Preview Blog: Why are webcomics terrible?

Season 2, Episode 1 Preview blog – by Luke S
Listen to the podcast here.

So, season two of the webcomics company podcast! As we’ll discuss in episode one we want to make the podcast a more interactive experience with you the listener (hello!) – as well as us talking at ya though your iWotsit earphones, we want to hear what you think. Heck, half the time you probably know better than us on these things. To that end each episode is going to be framed around a question, and for week one we’ve got a nice, provocative one:

Why are webcomics terrible?

OK, let me quickly clarify here. We don’t want to discuss (in this episode at least) the quality of the webcomics out there, but instead the merits and pitfalls of webcomics as a medium, mostly as opposed to their dead-tree counterparts. I’ll run through a handful I can think of now to kick off discussion, we’ll be going wider and deeper in scope when we record. A more descriptive title would be “What are the pros and cons of web and print-based comic distribution models?”, but that’s obviously a lot less fun.

The big con, obviously, is the finances. Get a hundred people to buy a printed book of your comic and you’re quids in. Get a hundred, or even a thousand, visits on your website and you might have a few pennies in ad revenue. Webcomics that do make money tend to do so by selling books and associated merchandise to a fraction of their readership. In @badmachinery’s words “Making a living from webcomics is like being a plumber who fixes a customer’s pipes for free then sells them a sandwich to make ends meet.

However it is generally easier, faster, and cheaper to make a website than to self-publish a book. A website can reach anyone with a internet connection. has been read in almost every country in the world (come on Chad, what did I ever do to you?), which is, to a person drawing doodles in his bedroom, pretty dang cool.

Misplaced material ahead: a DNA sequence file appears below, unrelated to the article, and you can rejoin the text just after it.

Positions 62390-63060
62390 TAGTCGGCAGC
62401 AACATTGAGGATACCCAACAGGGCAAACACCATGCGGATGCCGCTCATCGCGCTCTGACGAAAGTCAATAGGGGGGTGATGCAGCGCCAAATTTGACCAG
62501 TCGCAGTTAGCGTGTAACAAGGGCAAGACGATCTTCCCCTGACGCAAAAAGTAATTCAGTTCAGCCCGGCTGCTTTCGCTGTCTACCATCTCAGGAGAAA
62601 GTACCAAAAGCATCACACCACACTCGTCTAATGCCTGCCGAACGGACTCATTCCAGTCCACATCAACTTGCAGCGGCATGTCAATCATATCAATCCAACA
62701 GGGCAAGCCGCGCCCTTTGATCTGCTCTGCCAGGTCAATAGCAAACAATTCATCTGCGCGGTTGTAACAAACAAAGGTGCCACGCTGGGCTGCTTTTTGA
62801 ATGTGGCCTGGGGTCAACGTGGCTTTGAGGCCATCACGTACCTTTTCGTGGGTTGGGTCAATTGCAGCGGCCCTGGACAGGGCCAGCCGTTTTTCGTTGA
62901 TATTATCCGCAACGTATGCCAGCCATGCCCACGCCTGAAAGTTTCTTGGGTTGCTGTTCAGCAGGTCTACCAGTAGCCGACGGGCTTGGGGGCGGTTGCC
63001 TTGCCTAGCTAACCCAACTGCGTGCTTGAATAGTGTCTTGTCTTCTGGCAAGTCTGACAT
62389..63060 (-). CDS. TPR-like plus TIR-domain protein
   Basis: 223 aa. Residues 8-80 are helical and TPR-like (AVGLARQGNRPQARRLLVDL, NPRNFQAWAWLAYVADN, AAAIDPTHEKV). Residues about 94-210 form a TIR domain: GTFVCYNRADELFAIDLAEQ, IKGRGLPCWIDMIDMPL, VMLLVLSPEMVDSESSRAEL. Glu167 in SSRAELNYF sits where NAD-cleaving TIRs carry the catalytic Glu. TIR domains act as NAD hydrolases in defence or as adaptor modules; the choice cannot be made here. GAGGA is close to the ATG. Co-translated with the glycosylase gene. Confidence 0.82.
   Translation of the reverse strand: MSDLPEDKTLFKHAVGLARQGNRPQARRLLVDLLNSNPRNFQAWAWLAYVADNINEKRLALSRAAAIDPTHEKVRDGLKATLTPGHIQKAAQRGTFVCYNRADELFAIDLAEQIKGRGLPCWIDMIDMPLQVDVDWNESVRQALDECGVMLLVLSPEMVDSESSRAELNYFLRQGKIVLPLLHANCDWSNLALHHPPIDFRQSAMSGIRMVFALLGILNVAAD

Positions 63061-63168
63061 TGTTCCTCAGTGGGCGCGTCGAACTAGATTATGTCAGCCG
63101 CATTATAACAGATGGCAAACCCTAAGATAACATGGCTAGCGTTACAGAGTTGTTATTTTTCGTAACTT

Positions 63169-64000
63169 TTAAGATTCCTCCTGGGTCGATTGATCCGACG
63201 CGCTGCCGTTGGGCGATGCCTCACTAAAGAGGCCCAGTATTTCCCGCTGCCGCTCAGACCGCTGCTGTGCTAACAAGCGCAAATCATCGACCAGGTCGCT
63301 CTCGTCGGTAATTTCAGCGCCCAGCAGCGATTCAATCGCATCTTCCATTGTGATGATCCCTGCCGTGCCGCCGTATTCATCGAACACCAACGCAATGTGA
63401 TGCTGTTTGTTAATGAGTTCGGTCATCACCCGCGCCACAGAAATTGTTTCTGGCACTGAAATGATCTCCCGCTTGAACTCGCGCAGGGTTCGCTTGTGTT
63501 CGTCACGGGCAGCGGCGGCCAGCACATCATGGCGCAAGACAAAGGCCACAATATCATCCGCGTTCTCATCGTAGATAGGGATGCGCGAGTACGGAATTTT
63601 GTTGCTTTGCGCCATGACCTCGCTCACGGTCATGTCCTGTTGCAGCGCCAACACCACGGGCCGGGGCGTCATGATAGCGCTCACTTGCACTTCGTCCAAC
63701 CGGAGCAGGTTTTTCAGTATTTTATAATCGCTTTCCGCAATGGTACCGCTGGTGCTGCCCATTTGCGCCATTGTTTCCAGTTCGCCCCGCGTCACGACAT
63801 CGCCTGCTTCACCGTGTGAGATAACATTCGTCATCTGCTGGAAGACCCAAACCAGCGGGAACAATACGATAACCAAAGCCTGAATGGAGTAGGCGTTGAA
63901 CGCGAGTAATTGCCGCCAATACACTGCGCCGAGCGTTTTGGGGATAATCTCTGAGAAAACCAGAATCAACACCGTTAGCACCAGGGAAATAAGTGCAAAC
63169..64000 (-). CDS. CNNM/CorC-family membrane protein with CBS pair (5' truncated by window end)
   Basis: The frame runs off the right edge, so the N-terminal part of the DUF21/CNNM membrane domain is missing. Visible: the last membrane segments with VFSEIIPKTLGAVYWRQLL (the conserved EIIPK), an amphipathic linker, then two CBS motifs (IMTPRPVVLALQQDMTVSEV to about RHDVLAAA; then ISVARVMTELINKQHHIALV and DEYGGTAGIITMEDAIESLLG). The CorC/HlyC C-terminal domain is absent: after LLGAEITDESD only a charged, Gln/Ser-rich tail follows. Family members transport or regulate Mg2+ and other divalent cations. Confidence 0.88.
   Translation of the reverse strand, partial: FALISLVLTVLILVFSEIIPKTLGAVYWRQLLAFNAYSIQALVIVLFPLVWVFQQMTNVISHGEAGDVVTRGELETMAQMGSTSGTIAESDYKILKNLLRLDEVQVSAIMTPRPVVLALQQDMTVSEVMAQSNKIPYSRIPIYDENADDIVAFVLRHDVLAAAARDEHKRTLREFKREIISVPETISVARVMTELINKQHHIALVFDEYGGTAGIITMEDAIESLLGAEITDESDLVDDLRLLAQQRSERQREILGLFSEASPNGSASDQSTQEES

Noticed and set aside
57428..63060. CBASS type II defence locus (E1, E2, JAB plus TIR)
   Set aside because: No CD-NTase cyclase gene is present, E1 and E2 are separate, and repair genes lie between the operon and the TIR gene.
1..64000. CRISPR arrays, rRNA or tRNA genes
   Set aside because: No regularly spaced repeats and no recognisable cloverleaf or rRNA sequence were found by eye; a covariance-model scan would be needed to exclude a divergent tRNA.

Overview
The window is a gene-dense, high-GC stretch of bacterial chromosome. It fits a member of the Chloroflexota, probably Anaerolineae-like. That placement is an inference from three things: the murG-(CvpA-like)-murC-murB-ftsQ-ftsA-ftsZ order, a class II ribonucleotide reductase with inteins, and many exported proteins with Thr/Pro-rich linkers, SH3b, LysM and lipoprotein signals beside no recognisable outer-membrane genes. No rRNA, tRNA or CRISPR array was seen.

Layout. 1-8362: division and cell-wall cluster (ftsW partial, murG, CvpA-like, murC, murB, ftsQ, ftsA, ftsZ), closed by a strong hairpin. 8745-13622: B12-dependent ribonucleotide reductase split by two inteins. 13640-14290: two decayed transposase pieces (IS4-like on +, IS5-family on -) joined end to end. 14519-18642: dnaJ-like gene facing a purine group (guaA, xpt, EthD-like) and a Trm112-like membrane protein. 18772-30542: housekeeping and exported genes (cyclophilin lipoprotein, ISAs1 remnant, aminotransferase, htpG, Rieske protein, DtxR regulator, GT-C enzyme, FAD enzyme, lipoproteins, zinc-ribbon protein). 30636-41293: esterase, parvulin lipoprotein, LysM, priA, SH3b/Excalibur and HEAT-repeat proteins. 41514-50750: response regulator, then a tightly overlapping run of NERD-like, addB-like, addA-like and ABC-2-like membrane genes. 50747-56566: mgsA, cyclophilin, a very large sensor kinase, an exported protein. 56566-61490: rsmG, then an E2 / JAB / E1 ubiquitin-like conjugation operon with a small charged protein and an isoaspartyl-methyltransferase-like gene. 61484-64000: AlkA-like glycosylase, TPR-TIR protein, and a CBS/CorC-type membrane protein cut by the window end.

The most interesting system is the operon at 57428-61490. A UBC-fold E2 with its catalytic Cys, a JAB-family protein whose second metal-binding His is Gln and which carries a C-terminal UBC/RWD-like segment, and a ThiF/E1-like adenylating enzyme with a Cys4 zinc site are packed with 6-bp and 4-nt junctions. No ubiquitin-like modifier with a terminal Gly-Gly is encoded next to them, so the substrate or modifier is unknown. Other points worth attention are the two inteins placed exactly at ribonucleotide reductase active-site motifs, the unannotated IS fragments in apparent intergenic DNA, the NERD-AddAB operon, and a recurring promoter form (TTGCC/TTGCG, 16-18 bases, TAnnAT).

As for the medium itself, there’s nothing like having a full-colour shiny physical comic in your hands – but there’s also a load of things you can do with a website that are simply impossible in print.

Updates? A webcomic will drip-drip little drops of comic to the reader a few times a week, whereas a print comic can collect arcs and chapters into issues, but then leave readers with months for any more content. Which is best? Doubt there’s a straight answer there.

So, a lot to talk about, and I know there’s many, many other directions this conversation could go down. What do you think? Is your comic wholly a web comic, exclusively a print comic, or a mix of the two? Why? How about eBooks, which seem to be something of a halfway house between web and print?

We’ll be recording on Thursday eve, so if you have thoughts you’d like us to consider in the podcast, please share them with us by then (commenting on this post is probably the easiest way!) Podcast should be in your iTunes and stuff Monday morning.

Cheers for listening!

Luke S

5 Responses to “Preview Blog: Why are webcomics terrible?”

  1. smbhax26 June 2012 at 02:34 #

    I’m currently web-only and am not planning to do a book, I guess mostly because a) I have no idea how to make a book and b) lots of webcomics seem to spend a lot of time but on but not really make much money from their books. Whereas I do make money from web ads, and then there are other non-book things I’ll be getting going like online subscriptions (no ads, bigger comic images) and selling the original artwork.

    Of course there’s no reason I couldn’t, in theory, throw a book in on top of that, but eh… I don’t seem to have the book urge that a lot of webcomic authors have, in fact I picked a page format that was sort of intentionally pro-monitor, anti-book.

  2. Tara Tallan27 June 2012 at 00:45 #